Researchers at Washington State University Health Sciences Spokane and elsewhere have identified a new therapeutic target for the treatment of gout, a common type of arthritis that causes episodes of painful and stiff joints.
Published in the journal Cellular and Molecular Immunology, their study suggests that blocking a signaling molecule known as TAK1 can suppress inflammation caused by gout. The research lays the foundation for the development of potential new treatment strategies that could significantly improve the quality of life of millions of people around the world who suffer from the condition. In the United States alone, gout affects an estimated 8.3 million people, or about 4 percent of the population.
Gout is caused by high blood levels of uric acid, a natural waste product from the digestion of foods that contain purines, such as red meat, seafood, dried beans, and beer. Elevated uric acid levels can lead to the formation of monosodium uric acid (MSU) crystals that accumulate in joints. The immune system will perceive these crystals as a threat and launch an immune response against them that increases the production of interleukin-1-beta (IL-1-beta), a cytokine protein that causes inflammation and triggers the intense pain and swelling people experience during gout attacks.
“It’s kind of a vicious cycle that starts with these crystals, which cause IL-1-beta to be produced, inducing inflammation and activating a lot of other proteins to produce more inflammation,” said Salah-Uddin Ahmed, a professor of pharmaceutical sciences in the WSU College of Pharmacy and Pharmaceutical Sciences and senior author on the study.
One of those proteins activated by IL-1-beta—TAK1—caught the interest of Ahmed’s research team when their previous study suggested its key role in the regulation of IL-1-beta inflammation in rheumatoid arthritis. They designed a study to identify the molecular mechanism by which MSU crystals produce IL-1-beta inflammation and the role of TAK1 in this process. Using two different cell lines of human macrophages—immune cells that play a key role in inflammation—they found that MSU crystals could directly activate TAK1 and other proteins that were previously thought to be dependent on IL-1-beta signaling for activation.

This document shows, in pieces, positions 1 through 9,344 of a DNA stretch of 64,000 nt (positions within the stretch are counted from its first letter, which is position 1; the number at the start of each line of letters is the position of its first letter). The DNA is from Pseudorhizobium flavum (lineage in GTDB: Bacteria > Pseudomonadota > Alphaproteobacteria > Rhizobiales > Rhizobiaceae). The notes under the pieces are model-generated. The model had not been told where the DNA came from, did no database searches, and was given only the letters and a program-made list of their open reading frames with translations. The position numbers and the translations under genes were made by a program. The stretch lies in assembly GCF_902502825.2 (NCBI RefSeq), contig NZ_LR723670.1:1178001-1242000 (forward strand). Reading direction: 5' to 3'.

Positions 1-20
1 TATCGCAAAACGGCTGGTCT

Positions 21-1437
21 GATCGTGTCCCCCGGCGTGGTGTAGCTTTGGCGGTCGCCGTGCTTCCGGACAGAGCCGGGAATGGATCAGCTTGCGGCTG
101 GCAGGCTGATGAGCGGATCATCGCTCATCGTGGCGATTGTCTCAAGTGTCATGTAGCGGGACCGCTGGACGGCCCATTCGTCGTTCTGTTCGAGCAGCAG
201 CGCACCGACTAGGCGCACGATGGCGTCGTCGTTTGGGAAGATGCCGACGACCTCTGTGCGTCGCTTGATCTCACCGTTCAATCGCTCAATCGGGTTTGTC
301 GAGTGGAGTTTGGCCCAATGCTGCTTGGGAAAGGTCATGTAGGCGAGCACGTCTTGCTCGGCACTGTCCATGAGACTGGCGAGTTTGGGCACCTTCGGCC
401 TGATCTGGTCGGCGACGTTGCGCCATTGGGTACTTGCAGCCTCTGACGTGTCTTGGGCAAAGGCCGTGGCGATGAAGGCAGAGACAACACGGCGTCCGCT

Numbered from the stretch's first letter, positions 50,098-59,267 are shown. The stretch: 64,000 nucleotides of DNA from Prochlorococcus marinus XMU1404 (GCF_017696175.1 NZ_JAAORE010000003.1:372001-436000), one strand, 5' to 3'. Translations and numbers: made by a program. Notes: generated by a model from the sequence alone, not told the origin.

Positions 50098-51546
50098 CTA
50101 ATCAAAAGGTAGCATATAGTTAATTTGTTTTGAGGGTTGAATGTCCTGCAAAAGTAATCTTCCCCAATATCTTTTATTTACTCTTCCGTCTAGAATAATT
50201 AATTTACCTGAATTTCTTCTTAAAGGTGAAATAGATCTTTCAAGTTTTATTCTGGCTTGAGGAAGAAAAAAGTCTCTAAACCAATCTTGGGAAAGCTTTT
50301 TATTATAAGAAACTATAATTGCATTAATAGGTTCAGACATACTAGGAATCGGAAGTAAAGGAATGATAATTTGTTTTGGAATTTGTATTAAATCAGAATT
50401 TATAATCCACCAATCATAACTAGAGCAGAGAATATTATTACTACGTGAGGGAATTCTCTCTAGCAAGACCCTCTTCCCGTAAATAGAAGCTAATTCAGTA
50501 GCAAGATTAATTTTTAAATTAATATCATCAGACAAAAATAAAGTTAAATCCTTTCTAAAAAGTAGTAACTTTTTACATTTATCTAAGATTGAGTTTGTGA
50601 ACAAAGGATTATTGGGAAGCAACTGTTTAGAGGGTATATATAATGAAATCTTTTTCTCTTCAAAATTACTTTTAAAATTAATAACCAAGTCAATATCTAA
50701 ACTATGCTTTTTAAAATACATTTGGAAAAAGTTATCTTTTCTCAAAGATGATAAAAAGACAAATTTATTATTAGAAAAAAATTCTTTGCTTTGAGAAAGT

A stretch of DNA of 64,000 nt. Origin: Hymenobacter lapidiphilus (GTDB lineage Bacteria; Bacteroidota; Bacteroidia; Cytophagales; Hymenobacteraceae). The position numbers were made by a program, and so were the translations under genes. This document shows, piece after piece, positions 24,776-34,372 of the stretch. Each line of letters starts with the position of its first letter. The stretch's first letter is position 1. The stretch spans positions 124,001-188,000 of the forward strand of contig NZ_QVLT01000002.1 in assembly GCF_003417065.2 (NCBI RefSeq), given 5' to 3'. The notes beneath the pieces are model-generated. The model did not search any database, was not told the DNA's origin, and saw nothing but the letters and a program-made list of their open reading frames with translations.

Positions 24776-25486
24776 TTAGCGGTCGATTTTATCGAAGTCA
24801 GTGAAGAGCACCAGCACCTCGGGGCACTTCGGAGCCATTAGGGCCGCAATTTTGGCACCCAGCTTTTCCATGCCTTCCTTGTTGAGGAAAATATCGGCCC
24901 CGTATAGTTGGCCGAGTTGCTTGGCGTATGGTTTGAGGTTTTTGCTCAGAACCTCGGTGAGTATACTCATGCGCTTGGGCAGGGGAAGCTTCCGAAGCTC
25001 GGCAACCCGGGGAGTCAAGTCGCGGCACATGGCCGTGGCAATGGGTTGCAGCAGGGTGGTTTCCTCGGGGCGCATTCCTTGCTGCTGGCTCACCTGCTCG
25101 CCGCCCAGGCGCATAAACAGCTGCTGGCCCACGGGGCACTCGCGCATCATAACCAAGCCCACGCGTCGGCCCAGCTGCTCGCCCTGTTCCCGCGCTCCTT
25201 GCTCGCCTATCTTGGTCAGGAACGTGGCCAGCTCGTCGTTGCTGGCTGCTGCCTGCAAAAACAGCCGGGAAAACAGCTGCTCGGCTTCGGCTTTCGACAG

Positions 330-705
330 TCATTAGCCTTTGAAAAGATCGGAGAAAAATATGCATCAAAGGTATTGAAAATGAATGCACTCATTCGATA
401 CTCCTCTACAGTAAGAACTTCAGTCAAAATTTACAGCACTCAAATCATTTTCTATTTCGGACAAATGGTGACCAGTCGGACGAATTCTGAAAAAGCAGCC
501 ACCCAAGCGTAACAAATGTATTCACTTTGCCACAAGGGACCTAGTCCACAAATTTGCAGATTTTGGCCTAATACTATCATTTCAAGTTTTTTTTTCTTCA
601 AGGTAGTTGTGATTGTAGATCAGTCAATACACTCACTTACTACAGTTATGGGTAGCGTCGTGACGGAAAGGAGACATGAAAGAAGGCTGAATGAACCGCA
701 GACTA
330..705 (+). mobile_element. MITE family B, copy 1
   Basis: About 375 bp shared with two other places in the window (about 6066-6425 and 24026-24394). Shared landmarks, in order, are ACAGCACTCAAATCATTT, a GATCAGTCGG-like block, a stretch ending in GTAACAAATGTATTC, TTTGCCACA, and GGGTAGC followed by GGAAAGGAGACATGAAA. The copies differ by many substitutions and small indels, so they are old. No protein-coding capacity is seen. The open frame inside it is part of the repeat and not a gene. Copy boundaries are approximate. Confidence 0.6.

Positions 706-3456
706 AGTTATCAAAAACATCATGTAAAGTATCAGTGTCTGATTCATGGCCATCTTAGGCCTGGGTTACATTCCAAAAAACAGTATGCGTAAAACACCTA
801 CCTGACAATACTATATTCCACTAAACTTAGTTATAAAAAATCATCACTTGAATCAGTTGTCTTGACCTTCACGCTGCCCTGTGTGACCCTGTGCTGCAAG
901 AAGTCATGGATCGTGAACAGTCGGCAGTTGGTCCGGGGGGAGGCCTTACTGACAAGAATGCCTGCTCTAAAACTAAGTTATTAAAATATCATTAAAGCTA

“We already knew that MSU crystals activate what is known as the inflammasome pathway, which produces IL-1-beta,” Ahmed said. “However, our study found that MSU crystals also use an alternate pathway that triggers inflammation through TAK1, which is a new finding related to how gout develops.”
Next, they showed that the use of a chemical that inhibits, or blocks, TAK1 could completely suppress any inflammation caused by MSU crystals, both in healthy human macrophage cells and in a rodent model of gout.
Ahmed said their discovery has opened the door towards the development of new treatment strategies for gout.
One current treatment he said scientists have experimented with is Anakinra, a drug that blocks the binding of IL-1-beta to its receptor. Though it has shown promise, Ahmed said the drug is not clinically used for gout, because it is given by infusion—which requires hospitalization; its effectiveness is limited; and it comes with a potential risk of infections when used long term. Developing TAK1 inhibitor drugs that could be taken by mouth would allow patients with gout to manage flare-ups of the disease at home.
The team’s next goal is to confirm their findings in cells taken from patients with gout. They are currently pursuing federal funding for this project, which they plan to conduct in collaboration with clinical scientists at the University of Alabama Birmingham and the University of Michigan Ann Arbor. If their findings hold up, this may eventually lead to clinical trials to test TAK1-inhibitors in patients.
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